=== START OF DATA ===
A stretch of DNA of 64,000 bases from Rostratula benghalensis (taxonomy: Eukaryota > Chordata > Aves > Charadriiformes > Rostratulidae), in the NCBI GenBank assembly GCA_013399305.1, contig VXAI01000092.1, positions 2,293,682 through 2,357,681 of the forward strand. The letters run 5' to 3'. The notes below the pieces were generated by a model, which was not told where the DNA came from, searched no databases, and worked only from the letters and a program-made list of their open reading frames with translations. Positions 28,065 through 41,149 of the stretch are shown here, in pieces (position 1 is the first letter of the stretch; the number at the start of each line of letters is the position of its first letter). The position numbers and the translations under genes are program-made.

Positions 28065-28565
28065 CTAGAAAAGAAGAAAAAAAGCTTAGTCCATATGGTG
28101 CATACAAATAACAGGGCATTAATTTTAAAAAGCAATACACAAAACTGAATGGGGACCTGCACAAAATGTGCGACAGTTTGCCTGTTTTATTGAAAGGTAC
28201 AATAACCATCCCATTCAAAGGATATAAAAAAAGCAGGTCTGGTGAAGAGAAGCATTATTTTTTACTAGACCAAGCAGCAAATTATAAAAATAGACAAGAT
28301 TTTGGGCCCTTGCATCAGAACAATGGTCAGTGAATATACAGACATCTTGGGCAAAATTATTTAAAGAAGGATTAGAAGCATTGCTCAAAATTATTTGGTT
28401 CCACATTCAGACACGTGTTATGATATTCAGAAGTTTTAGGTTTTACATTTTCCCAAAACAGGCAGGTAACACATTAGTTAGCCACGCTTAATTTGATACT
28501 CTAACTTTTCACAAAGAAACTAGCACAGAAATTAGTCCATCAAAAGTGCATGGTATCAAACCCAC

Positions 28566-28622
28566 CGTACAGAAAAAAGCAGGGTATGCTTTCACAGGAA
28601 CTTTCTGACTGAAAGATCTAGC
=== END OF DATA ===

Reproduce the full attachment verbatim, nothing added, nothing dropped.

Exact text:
A stretch of DNA of 64,000 bases from Rostratula benghalensis (taxonomy: Eukaryota > Chordata > Aves > Charadriiformes > Rostratulidae), in the NCBI GenBank assembly GCA_013399305.1, contig VXAI01000092.1, positions 2,293,682 through 2,357,681 of the forward strand. The letters run 5' to 3'. The notes below the pieces were generated by a model, which was not told where the DNA came from, searched no databases, and worked only from the letters and a program-made list of their open reading frames with translations. Positions 28,065 through 41,149 of the stretch are shown here, in pieces (position 1 is the first letter of the stretch; the number at the start of each line of letters is the position of its first letter). The position numbers and the translations under genes are program-made.

Positions 28065-28565
28065 CTAGAAAAGAAGAAAAAAAGCTTAGTCCATATGGTG
28101 CATACAAATAACAGGGCATTAATTTTAAAAAGCAATACACAAAACTGAATGGGGACCTGCACAAAATGTGCGACAGTTTGCCTGTTTTATTGAAAGGTAC
28201 AATAACCATCCCATTCAAAGGATATAAAAAAAGCAGGTCTGGTGAAGAGAAGCATTATTTTTTACTAGACCAAGCAGCAAATTATAAAAATAGACAAGAT
28301 TTTGGGCCCTTGCATCAGAACAATGGTCAGTGAATATACAGACATCTTGGGCAAAATTATTTAAAGAAGGATTAGAAGCATTGCTCAAAATTATTTGGTT
28401 CCACATTCAGACACGTGTTATGATATTCAGAAGTTTTAGGTTTTACATTTTCCCAAAACAGGCAGGTAACACATTAGTTAGCCACGCTTAATTTGATACT
28501 CTAACTTTTCACAAAGAAACTAGCACAGAAATTAGTCCATCAAAAGTGCATGGTATCAAACCCAC

Positions 28566-28622
28566 CGTACAGAAAAAAGCAGGGTATGCTTTCACAGGAA
28601 CTTTCTGACTGAAAGATCTAGC